Passing through the topsy turviness of the Eluvians and reporting back to Divine Victoria reveals that a group of Qunari, led by the Viddasala, are planning an invasion, but their efforts have been harried by an “agent of Fen’Harel.” The Qunari are a powerful sect that, through Iron Bull, had already expressed their intention to intervene with the troubled southern continent if we couldn’t get our shit together. Apparently, two whole years later, they’ve decided to finally step in (even though all the rifts are closed and shit is pretty much together, despite the bickering between Orlais and Ferelden). The Qunari abhor magic and those who use it without understanding. They themselves are not opposed to using it, but only under strict, well-researched and controlled circumstances. They boast the most powerful mages, the saarebas, and, we discover, have come to the elven ruins to learn more about ancient elven magic and then use it (instead of their usual practice of neutralizing it) to attack the south’s leadership as part of their “Dragon’s Breath” plan that will bring peace to the continent. They even have spies within the Inquisition, further justifying Ferelden’s and Orlais’ mistrust. But if there’s anyone who can deal with this threat, it’s the Inquisition, so back to work we go. Lerenne really doesn’t have a choice anyway, because the magical anchor in her hand has been acting up. Annoying and painful for Lerenne, but finally useful for me since the Inquisitor can now—finally—use this power to protect her companions, damage enemies, and provide illumination.
We’ve spent the last two Dragon Age games feeling sympathy for downtrodden, displaced, and enslaved elves who have lost their home, their history, and their immortality all thanks to humans—namely the Tevinter magisters, of which Corypheus was one, and then the Orlesians, as we learned in the Jaws of Hakkon DLC. In the Tevinter magisters’ efforts to breach the Fade and reach the Golden City beyond, they ended up unleashing the Blights that periodically wreak havoc across the world. While there are good Tevinter magisters, like our own Dorian Pavus, Tevinter is mostly a place of dangerous blood magic that the Qunari always want to destroy. But, the story that is unraveling as we journey through the ancient elven tomes is that maaaaybe the elves really weren’t so great after all, starting with the elven gods, a.k.a. the evanuris.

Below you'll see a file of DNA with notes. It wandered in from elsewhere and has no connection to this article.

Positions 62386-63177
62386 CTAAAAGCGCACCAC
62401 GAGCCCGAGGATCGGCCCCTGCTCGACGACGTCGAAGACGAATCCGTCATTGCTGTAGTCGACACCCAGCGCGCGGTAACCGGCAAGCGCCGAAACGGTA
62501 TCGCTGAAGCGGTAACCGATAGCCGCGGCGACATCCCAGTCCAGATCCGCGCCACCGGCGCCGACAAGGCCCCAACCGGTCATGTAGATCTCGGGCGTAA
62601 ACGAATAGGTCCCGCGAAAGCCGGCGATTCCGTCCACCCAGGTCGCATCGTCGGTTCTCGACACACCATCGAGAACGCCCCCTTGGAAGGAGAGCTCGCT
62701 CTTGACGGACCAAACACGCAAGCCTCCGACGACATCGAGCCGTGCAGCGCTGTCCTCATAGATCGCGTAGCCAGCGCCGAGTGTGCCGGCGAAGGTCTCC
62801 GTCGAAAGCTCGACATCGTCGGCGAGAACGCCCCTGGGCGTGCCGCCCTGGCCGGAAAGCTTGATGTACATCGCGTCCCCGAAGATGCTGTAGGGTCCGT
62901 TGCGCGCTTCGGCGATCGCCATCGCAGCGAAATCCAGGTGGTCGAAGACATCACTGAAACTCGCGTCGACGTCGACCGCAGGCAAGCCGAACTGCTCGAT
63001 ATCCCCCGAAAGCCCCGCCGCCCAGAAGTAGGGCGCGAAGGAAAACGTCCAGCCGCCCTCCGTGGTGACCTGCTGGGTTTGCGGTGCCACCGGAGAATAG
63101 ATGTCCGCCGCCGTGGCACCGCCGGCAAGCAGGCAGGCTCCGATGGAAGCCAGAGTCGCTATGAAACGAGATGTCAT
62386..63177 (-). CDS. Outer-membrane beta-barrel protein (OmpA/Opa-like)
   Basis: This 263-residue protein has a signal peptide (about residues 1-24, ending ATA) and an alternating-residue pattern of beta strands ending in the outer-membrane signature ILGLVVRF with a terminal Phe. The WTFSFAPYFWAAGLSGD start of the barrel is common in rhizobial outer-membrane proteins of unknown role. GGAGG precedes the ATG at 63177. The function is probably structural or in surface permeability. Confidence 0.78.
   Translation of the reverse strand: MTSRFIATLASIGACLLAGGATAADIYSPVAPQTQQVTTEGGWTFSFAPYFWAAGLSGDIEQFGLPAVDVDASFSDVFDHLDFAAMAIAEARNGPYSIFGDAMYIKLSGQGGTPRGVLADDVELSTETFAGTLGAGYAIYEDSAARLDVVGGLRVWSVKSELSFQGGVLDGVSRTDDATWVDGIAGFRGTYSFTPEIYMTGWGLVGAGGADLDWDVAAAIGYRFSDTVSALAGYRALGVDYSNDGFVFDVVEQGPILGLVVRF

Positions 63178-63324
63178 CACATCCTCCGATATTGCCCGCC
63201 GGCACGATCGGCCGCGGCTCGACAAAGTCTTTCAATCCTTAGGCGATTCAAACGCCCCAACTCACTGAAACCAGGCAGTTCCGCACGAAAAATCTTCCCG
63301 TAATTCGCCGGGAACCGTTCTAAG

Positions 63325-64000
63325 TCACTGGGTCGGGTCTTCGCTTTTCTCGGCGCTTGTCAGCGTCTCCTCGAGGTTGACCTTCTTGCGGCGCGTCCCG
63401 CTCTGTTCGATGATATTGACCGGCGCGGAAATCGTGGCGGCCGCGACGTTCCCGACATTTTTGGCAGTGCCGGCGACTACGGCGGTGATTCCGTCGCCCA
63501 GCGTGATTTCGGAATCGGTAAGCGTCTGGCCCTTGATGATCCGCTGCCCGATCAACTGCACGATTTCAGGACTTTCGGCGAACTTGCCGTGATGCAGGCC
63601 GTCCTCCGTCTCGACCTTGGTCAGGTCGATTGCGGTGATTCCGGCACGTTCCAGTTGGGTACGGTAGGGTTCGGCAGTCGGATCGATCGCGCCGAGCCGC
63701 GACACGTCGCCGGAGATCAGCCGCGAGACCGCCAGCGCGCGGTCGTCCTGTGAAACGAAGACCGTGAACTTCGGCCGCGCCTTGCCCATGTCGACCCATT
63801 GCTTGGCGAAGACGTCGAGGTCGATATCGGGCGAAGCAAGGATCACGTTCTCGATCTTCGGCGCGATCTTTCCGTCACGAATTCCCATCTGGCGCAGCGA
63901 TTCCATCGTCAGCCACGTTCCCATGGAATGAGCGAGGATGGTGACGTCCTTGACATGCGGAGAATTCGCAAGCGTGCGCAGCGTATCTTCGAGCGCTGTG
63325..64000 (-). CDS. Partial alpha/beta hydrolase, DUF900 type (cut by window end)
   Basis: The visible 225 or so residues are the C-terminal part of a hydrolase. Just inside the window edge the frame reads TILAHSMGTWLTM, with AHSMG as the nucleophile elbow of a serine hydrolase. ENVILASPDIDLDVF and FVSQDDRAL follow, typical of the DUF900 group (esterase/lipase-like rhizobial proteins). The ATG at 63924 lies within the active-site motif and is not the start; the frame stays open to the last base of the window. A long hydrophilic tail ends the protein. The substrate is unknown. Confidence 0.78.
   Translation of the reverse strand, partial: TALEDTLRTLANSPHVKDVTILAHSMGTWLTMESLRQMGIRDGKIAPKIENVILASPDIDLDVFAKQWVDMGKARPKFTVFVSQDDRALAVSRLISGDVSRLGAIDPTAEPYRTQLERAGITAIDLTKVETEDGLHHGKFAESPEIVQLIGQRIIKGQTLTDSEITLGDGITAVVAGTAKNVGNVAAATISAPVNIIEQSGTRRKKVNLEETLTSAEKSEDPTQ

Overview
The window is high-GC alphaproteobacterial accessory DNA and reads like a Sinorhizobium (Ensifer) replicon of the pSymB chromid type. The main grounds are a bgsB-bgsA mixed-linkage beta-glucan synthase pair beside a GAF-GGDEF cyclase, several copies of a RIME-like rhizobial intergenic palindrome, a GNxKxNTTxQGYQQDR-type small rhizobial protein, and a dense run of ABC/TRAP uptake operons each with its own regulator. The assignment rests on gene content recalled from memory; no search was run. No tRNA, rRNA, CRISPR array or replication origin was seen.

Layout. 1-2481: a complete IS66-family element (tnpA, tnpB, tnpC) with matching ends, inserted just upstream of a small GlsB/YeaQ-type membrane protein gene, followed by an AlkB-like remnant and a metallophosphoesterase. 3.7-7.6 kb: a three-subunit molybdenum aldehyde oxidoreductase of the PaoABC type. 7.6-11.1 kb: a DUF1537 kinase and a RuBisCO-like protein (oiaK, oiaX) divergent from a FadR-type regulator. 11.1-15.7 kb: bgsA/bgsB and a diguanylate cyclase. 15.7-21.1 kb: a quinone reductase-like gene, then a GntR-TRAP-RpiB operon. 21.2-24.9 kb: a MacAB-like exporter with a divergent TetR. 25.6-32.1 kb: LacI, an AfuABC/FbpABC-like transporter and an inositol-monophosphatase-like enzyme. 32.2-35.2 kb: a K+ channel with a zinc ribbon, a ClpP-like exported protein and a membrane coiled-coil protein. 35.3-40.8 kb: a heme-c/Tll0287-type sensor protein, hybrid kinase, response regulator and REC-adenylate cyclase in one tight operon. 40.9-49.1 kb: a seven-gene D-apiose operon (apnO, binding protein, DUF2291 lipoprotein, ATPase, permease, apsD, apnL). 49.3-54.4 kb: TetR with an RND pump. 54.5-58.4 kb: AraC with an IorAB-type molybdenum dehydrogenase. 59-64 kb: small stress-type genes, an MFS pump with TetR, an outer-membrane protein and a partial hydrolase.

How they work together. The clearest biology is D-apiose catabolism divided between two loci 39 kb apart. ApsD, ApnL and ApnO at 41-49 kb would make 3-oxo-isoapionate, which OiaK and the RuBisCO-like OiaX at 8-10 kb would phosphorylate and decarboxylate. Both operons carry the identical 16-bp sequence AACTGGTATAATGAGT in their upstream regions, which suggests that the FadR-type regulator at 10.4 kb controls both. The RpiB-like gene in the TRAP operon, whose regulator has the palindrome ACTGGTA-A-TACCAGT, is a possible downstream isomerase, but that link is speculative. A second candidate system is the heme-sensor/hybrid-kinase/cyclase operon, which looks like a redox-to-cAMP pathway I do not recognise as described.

As the story goes, the evanuris were betrayed and imprisoned by the Dread Wolf, who is depicted as a dangerous trickster god. But as we’ve seen with other such gods, there’s a more serious story beneath the tricks, starting with the fact that Fen’Harel and all the other gods weren’t actually gods. They were just really powerful, uppity mages who treated the lesser elves like shit, branding them with slave markings. Fen’Harel, a mage himself, disagreed with such practices. He led a rebellion against the evanuris and weakened them all by bringing down the veil between the Fade and the real world—which used to be one—thereby limiting access to magic.
Here’s where I paused to speculate with my equally BioWare and lore obsessed friend who called Solas actually being the Dread Wolf early on in the original game. While Solas lent his aid to the Inquisition, the entire reason Lerenne got the mark in her hand was because he accidentally gave his elven magical ball of destruction to a corrupted Tevinter magister who’d already tried to take over the world once or twice. We’re guessing his whole freeing the slaves, weakening magic, and starting a rebellion left the elves open to the Tevinter Imperium taking over. Whatever the truth, I’m enjoying the opportunity to explore the mess of elven history a bit more thoroughly and hope that the next game grants my wish to really focus on the elves.
So what’s all this got to do with the Qunari? Nothing, really, but they are a convenient enemy. Correspondence between Josephine and the Qunari leadership, with confirmation from Iron Bull, indicates that the Viddasala is working as a rogue faction against the orders of the Qun. We’ve already fought a Tevinter cult, now we’ve got rogue Qunari. When all else fails—or when you’re too lazy to write something better—fanatical cults and rogue factions are a nice go-to for enemies. The next section of the game involves fighting the Qunari as we try to stop their “Dragon’s Breath” plan, which turns out to be an actual dragon from which they are using venom to fuel their weapons.